It’s almost hard to remember now, but there was a time when fans were concerned that the Norse gods of Thor would feel misplaced in the scientifically-themed worlds of Iron Man and The Incredible Hulk. Way back in 2011, Marvel Studios agreed with them – or at least thought that a plot about magical gods would cost them the support of certain religious crowds. Diverging a bit from his comic book iteration, Thor’s powers were described as a result of an advanced alien science. He wasn’t, strictly speaking, a god. His powers only seemed magical to the primitive cultures of humankind.
What a difference five years have made. Now we have talking trees, cosmic gem powered androids and witches, as well as a literal Sorcerer Supreme hitting the theaters this fall. But what exactly is the deal with Doctor Strange? His trippy, Inception-esque trailers have hinted that at least some of his power will be used to explore alternate dimensions, adding a whole new level to the MCU. But is it actually magic?
GamesRadar asked this very question of Doctor Strange director Scott Derrickson (Sinister) at Comic-Con, in an interview that was only recently posted. For fans of the weird and wild nature of comics, his answer was quite heartening:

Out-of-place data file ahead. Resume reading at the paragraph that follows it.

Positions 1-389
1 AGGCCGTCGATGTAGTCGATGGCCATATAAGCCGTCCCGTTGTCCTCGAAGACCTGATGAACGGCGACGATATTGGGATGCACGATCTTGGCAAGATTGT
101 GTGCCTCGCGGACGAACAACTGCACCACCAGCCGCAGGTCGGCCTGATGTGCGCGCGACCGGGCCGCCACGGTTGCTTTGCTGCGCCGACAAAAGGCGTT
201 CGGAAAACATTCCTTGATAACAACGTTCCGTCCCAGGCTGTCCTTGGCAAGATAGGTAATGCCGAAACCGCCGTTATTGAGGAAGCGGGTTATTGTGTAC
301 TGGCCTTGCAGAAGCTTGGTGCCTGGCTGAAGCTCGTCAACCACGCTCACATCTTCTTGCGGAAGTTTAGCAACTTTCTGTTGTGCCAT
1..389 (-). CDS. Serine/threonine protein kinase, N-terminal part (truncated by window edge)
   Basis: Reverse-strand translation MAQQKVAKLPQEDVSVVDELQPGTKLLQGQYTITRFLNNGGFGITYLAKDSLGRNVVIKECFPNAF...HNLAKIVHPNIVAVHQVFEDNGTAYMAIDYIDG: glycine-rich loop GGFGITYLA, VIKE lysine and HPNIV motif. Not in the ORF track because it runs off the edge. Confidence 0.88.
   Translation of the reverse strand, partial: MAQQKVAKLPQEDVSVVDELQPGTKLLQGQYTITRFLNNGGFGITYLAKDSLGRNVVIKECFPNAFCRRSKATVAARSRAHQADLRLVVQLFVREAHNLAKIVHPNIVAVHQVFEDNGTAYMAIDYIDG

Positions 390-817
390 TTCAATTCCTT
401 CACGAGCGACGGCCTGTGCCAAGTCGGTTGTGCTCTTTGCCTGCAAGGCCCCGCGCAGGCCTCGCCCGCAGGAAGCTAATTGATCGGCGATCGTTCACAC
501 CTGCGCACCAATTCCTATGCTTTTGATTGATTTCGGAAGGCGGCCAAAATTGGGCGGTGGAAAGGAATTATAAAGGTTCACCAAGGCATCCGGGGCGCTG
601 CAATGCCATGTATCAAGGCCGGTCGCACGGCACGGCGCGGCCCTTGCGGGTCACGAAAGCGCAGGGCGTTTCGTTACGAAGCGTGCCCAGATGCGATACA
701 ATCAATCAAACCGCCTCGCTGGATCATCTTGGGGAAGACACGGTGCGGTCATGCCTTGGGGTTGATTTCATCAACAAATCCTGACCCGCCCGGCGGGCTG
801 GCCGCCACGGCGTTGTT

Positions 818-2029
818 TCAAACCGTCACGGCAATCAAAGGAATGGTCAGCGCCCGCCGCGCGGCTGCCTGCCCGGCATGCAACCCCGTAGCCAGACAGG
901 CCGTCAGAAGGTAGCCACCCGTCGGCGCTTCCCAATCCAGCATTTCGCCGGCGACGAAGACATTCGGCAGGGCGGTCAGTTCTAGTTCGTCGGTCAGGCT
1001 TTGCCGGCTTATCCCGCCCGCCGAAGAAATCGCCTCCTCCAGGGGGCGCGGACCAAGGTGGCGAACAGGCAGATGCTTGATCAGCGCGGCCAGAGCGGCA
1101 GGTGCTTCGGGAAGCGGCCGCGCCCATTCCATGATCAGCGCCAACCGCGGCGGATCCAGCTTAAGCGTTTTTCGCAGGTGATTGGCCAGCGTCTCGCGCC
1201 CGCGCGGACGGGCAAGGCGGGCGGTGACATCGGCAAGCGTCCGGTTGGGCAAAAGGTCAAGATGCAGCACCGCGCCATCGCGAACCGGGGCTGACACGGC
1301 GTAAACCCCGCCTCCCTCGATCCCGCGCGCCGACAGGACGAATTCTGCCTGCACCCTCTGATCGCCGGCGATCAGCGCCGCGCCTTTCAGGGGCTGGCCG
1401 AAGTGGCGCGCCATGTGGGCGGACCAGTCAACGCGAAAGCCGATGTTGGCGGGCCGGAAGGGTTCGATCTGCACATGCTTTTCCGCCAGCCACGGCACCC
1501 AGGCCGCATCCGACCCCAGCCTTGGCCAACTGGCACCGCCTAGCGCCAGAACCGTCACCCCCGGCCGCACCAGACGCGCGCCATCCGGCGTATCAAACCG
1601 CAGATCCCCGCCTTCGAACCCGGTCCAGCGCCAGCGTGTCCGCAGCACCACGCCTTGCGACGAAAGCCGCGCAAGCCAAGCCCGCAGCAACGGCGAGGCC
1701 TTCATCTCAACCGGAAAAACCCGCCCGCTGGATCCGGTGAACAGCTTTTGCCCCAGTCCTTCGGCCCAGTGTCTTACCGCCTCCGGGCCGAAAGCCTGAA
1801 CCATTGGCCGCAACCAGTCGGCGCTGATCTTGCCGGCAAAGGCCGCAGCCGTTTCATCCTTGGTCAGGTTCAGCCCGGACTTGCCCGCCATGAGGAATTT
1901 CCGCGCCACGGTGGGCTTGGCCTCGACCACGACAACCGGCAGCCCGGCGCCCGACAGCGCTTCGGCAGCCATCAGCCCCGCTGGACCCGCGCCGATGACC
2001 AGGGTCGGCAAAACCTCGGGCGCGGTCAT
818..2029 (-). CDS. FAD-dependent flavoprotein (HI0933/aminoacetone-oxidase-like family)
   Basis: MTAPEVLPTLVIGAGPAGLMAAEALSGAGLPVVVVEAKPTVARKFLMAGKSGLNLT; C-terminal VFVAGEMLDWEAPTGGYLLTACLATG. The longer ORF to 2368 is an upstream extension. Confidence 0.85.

“Magic is magic in this movie. It’s not something that’s explained away scientifically. It’s not something that’s easy to define. As magic should be. Magic should be mysterious. There’s mystery to magic and there’s mystery to the tone of the movie. Mystery is a good thing.”
Derrickson also went a bit into why he thinks that Benedict Cumberbatch is perfect for the role of Stephen Strange:
“I think it’s the ability to play a character deeply flawed. In this case, a character who starts off at the height of egocentricity, and is brought down, and falls from grace very hard very fast, very early in the film. And you get to watch his climb out of that, and ultimately his climb out of his own ego. And that’s really what the movie’s about. Even though there’s all these big psychedelic images in the film, it is in the end, a movie about one man overcoming himself.”
Derrickson also said that he never felt pressured to integrate his film into the larger MCU, but that there are “some touches” to let you know it exists in within that universe.
It’s been a busy year for comic book movies. With Suicide Squad already in theaters, Doctor Strange represents the next and final to hit this year. Let’s hope it closes things out on a psychedelic bang!
Doctor Strange opens November 4, 2016; Guardians of the Galaxy Vol. 2 – May 5, 2017; Spider-Man: Homecoming – July 7, 2017; Thor: Ragnarok – November 3, 2017; Black Panther – February 16, 2018;Avengers: Infinity War Part 1 – May 4, 2018; Ant-Man and the Wasp – July 6, 2018; Captain Marvel– March 8, 2019; Avengers: Infinity War Part 2– May 3, 2019; and as-yet untitled Marvel movies on July 12, 2019, and on May 1, July 10, and November 6 in 2020.